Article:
The story really takes off when Sebastian is forced to stay with Marie and the rest of the film crew to allow his leg to heal. The sexual tension and the “dance” between Sebastian and Marie is worth the price of this book alone. Only I don’t know what the price for this book goes for today because I was lucky to find my copy long before this author grew popular. Moving on. There’s a sparring scene between Sebastian and Russell-Smith that was funny. The men try to match wits with each other and gain the attention of Marie. However, I think Sebastian has the advantage on that score.

Much of the sexual tension is generated by the back and forth bantering that seems to happen whenever Marie and Sebastian are alone together. I enjoyed all of their scenes together. The conflict between them is serious and involves Marie’s father, Georges. Sebastian must learn to work around Marie’s emotional baggage because Marie seems him as competition for her father’s affections. It is a “dance” that Sebastian must do carefully and cautiously in making sure that he doesn’t step on any toes.

Overall, this book is sadly out of print*. I had hopes that one day it would be reprinted but the author no longer writes. Judith Ivory aka Judy Cuevas wrote some of her best work prior to signing on with Avon. I think her work was very meaty and emotionally engaging – this story notwithstanding. Dance is an apt title for this book. It is about a young woman’s self-discovery and ambition to be a success and we see how she achieves it. It is about regrets and love lost, found and rekindled. The love story was a well written “dance” between two people who needed each other and it was beautifully choreographed. To conclude, I really enjoyed Dance and if you have to break the bank or beg or borrow this book – you should. My grade, A+.

*****

This review was written with some major editorial changes. I am very busy these days with nothing new to post at the moment and have decided to repost or reread and write reviews for some of my favorite romance fiction. Hope you enjoy and as always, thanks for stopping by.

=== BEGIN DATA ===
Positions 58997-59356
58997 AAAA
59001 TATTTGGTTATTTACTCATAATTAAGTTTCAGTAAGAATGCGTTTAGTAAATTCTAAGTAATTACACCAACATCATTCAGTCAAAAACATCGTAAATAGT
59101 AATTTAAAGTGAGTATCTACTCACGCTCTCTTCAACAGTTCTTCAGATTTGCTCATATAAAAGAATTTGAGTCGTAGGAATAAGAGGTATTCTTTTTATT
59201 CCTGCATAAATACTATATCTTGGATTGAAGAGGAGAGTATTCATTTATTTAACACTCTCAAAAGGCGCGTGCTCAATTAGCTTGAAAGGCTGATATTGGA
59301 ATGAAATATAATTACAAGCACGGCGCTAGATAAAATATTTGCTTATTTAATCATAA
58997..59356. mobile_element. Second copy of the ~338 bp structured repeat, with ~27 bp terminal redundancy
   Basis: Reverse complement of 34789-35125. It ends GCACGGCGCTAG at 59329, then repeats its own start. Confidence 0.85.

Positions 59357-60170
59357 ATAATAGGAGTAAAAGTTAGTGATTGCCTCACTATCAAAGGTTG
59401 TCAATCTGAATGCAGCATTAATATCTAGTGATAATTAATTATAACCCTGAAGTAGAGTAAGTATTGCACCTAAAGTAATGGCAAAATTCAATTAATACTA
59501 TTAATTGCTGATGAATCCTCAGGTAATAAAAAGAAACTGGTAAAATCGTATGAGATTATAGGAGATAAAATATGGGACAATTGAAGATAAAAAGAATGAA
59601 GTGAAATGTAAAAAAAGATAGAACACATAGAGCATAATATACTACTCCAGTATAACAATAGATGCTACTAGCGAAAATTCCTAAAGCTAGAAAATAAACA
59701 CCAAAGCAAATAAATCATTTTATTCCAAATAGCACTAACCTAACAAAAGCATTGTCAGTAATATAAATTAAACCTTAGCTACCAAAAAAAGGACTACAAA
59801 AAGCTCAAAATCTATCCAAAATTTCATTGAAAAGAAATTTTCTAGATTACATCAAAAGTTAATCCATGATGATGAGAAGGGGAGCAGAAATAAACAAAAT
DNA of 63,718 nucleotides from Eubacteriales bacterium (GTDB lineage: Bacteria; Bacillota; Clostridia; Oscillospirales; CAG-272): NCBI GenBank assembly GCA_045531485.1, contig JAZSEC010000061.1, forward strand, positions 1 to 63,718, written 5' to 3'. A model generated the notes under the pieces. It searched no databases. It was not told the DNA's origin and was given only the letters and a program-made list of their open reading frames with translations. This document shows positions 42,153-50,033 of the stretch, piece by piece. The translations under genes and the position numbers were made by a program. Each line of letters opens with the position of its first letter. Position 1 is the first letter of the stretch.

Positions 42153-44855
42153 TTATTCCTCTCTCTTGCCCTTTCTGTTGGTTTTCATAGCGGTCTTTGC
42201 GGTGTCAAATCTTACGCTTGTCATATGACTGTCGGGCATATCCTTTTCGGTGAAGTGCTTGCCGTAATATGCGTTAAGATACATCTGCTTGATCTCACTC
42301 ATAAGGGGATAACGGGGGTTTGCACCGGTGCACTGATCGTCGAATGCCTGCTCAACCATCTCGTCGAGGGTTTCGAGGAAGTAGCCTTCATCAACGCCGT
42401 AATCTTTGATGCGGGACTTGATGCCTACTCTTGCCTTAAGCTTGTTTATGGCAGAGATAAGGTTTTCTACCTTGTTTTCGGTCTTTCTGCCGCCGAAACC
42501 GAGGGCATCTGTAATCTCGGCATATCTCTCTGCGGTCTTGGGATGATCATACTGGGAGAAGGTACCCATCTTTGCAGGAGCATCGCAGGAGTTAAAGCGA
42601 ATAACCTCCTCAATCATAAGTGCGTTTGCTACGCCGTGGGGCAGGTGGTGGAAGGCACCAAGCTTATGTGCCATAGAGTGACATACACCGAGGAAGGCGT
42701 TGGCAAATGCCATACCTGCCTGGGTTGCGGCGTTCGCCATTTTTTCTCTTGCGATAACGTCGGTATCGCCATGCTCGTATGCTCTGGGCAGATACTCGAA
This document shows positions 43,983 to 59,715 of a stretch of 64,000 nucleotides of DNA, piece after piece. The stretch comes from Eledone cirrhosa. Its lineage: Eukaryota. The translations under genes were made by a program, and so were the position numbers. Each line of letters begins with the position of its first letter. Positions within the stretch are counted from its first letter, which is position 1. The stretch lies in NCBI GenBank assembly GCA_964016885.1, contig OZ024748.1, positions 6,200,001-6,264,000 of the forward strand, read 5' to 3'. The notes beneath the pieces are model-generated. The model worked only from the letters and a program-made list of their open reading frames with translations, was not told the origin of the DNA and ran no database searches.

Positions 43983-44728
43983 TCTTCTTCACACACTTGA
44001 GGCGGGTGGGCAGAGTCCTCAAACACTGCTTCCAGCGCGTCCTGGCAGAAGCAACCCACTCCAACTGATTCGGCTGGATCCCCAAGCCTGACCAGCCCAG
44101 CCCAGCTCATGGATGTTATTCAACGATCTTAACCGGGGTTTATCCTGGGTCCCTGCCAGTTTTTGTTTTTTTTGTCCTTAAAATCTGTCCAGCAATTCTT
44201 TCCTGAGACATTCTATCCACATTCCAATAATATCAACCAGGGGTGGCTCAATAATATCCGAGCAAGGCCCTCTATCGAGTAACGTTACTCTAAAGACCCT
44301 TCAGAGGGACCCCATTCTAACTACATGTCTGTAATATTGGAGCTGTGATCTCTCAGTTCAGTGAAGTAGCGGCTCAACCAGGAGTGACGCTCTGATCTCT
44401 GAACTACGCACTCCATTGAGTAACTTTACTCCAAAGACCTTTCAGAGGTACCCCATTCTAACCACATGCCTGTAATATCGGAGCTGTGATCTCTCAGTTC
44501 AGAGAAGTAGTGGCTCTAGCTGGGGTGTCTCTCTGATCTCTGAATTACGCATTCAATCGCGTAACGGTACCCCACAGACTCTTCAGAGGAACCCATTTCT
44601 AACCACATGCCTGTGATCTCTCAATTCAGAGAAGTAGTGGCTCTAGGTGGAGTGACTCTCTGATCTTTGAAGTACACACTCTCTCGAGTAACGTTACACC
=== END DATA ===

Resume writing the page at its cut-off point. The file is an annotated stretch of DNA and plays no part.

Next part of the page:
*This book is going for $28.50 and up at Amazon.com.

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About Keishon

Voracious reader of just about everything.
This entry was posted in Book Reviews, Grade A Reviews, Romance and tagged , , , . Bookmark the permalink.

3 Responses to REVIEW: Dance by Judy Cuevas

  1. Janine says:

    I adore Dance! One of my favorite romances of all time. And what a lovely review this is. Thank you for letting readers know about it. I see that the book goes for $21.95 (on half.com) and up. I’m so glad I got my copies of Bliss and Dance before Ivory hit it big. Incidentally, Dance has one of my favorite opening lines.

  2. Avid Reader says:

    Hey Janine –
    I miss her voice in the romance genre. I really do. That might explain why I am hoarding Black Silk. I plan to read it this year, tho. I remember you mentioning how much you loved Black Silk. I can’t wait to read it.

  3. Janine says:

    Ooh. Let me know how you like it. Not everyone loves Black Silk — some people consider it kind of slow, or don’t like the fact that the hero has a married mistress (not the heroine) for a portion of the book — but I think it’s one of her best and that says a lot. It’s in my top ten favorite romances ever. Graham is just such a delicious hero, so complex and interesting and different from most of them. I really loved him.

    I wish Ivory would return to romance writing. She is sorely missed.